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Bend Sinister Paperback – April 14, 1990
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Novel by Vladimir Nabokov, published in 1947. It is the second novel the Russian-born author wrote in English. It tells the story of Adam Krug, a philosopher who disregards his country's totalitarian regime until his son David is killed by the forces he has attempted to ignore. -- The Merriam-Webster Encyclopedia of Literature
From the Inside Flap
The first novel Nabokov wrote while living in America and the most overtly political novel he ever wrote, Bend Sinister is a modern classic. While it is filled with veiled puns and characteristically delightful wordplay, it is, first and foremost, a haunting and compelling narrative about a civilized man caught in the tyranny of a police state. It is first and foremost a compelling narrative about a civilized man and his child caught up in the tyranny of a police state. Professor Adam Krug, the country's foremost philosopher, offers the only hope of resistance to Paduk, dictator and leader of the Party of the Average Man. In a folly of bureaucratic bungling and ineptitude, the government attempts to co-opt Krug's support in order to validate the new regime.
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This is mainly about a very serious topic which i felt was about losing identity within the confines of federal or state rules as well as the residual effect to loved ones.
Nabokov gets a bad rep for being cruel and perverted which he is a master of in relation to his characters but he really cares about people. I see similarities in the bittersweet relationship i have with life in the way Nabokov seems to understand.
Underneath the foundation to all of his books i have read so far (this is the 8th) i see a man concerned with the rapid movement of the world in a socioeconomic/technological way. I think he felt the human race is moving too fast and away from the mind.
His concern in Bend Sinister is with the changes in each persons lives in relation to state of federal control.
This is basically a knock down argument against free will . This is an advanced philosophy class type of experiment that would be good in a discussion style class. He asks many questions here but an important one involves his son.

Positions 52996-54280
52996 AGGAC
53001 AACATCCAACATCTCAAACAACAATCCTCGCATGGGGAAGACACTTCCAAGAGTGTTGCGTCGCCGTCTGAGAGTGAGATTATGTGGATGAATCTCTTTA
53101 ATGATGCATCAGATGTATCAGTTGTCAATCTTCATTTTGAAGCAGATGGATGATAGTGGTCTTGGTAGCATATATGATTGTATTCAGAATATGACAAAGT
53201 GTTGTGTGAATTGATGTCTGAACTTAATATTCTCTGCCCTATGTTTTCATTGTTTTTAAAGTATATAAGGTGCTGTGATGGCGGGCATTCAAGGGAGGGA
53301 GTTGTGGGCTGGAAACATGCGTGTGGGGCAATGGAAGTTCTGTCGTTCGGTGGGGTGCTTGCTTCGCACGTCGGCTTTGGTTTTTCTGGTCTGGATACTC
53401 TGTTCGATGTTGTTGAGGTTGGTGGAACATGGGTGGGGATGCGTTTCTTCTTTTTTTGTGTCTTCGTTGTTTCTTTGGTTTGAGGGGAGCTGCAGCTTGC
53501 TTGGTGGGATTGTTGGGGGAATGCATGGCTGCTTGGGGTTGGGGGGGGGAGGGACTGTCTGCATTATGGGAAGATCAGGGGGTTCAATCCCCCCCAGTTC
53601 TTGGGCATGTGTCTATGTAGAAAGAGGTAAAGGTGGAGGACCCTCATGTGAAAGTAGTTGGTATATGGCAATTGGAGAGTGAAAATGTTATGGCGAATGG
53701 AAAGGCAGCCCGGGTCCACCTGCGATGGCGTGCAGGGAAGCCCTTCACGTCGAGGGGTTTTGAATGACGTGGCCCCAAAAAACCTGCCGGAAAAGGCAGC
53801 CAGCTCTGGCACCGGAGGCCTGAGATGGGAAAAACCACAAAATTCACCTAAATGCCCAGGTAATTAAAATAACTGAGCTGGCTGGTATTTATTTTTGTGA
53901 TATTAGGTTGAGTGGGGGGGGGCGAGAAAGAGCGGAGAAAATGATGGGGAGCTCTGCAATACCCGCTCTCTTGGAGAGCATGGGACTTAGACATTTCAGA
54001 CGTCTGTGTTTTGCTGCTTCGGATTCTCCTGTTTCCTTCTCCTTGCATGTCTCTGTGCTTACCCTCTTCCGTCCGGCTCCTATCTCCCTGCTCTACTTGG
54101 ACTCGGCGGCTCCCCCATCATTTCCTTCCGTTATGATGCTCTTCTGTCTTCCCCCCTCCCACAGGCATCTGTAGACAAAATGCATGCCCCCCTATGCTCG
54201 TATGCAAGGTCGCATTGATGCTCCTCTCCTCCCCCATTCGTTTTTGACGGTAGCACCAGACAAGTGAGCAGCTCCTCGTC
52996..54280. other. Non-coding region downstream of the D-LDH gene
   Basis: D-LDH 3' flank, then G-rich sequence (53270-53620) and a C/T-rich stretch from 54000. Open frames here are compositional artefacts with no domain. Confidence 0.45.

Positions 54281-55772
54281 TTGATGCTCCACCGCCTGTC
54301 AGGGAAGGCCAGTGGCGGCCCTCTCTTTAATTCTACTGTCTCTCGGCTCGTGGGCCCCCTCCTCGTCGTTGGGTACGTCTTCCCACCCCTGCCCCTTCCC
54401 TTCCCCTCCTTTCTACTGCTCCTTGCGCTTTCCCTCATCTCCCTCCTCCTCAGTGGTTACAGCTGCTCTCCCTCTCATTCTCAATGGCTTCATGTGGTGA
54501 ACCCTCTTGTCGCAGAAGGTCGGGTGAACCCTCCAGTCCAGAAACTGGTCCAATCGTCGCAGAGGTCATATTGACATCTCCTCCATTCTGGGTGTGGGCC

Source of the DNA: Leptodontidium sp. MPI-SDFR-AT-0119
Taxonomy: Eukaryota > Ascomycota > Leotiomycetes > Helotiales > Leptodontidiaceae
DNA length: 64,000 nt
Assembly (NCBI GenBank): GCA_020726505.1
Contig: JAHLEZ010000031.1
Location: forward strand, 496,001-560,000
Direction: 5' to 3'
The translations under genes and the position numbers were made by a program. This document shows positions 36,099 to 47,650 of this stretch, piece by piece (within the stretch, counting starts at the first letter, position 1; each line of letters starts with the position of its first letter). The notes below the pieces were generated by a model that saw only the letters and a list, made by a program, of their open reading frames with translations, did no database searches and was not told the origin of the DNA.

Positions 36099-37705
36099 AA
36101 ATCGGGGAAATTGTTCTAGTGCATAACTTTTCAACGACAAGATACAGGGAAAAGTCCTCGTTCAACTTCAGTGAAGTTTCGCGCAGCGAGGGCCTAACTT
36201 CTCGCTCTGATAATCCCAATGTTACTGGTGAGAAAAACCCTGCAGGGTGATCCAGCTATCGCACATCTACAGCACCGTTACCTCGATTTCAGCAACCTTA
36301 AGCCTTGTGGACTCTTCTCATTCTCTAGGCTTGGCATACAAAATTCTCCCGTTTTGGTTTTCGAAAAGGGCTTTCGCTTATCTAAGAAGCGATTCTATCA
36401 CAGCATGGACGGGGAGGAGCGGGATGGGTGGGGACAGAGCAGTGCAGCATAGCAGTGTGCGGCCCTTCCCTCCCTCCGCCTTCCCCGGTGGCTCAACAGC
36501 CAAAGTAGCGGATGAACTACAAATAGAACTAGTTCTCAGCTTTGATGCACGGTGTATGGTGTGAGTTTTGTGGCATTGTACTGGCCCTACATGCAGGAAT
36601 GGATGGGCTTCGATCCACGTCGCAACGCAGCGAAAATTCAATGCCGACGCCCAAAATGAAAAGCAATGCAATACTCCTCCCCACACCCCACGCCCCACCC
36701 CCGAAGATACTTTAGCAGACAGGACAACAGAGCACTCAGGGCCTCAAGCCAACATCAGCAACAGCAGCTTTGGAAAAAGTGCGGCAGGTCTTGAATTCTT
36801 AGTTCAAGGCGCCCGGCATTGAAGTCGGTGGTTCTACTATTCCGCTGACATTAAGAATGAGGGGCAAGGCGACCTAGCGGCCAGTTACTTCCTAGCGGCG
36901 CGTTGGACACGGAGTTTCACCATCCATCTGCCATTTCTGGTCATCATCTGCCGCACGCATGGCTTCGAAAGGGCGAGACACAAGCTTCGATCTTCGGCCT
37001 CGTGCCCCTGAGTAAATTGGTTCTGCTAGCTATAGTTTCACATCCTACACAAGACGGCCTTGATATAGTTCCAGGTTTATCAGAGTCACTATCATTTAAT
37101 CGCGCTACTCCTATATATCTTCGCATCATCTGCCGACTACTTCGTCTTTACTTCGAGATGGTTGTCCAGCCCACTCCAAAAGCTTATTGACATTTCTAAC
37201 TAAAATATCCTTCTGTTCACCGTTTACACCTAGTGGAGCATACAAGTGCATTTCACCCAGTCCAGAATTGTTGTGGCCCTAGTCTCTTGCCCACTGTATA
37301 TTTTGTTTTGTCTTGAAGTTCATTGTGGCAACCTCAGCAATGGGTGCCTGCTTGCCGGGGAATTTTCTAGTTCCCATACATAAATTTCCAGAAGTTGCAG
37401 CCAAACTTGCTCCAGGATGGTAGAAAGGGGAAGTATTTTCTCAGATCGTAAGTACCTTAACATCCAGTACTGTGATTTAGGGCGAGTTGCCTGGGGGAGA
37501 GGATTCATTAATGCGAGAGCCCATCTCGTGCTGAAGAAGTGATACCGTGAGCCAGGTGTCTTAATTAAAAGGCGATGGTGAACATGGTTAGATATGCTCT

This is in a dystopian type of setting where a national socialist type of regime is taking over and rapid changes are taking place. To not give away too much there are gestapo type of groups everywhere policing people who do not completely conform in every way.
The main character does not comply in relation to something (again im being very vague on purpose) therefore his son is taken away.
The argument here is that no matter how neat a nest egg you set up for your family and even if you are financially secure and successful you have limited to no free will in relation to outside factors.
I am a firm believer in no free will. It was hard for me at first to extend the definition of free will to outside factors. I though the argument was if i open a door and walk through i have not the will to control that? Even though i now view myself as a collection of electro/chemical reactions, i still never at first realized that free will can be manipulated at any time.
Nabokov asks are you ever safe from social/political changes? In a time where social networking is causing too much false or pointless info ending in drastic results this book is more important than ever.
I always read in public and am getting more and more strange looks like i am someone from the past. A book! woaaa! I think one of the main fears of Nabokov here is the moving away from academia and time leading to a period of anti intellectual movements.
My one criticism is that for all of his linguistic might, Nabokov may not know the human heart. The story has much to do with Adam and his son. Yet for the most of the book, this relationship is touched upon only superficially. Even a few revealing episodes between father and son could have made this book more powerful. Likewise his deceased wife. He loved her -- but the basis for his love is not clear. A basis for fondness and admiration, yes, but not love.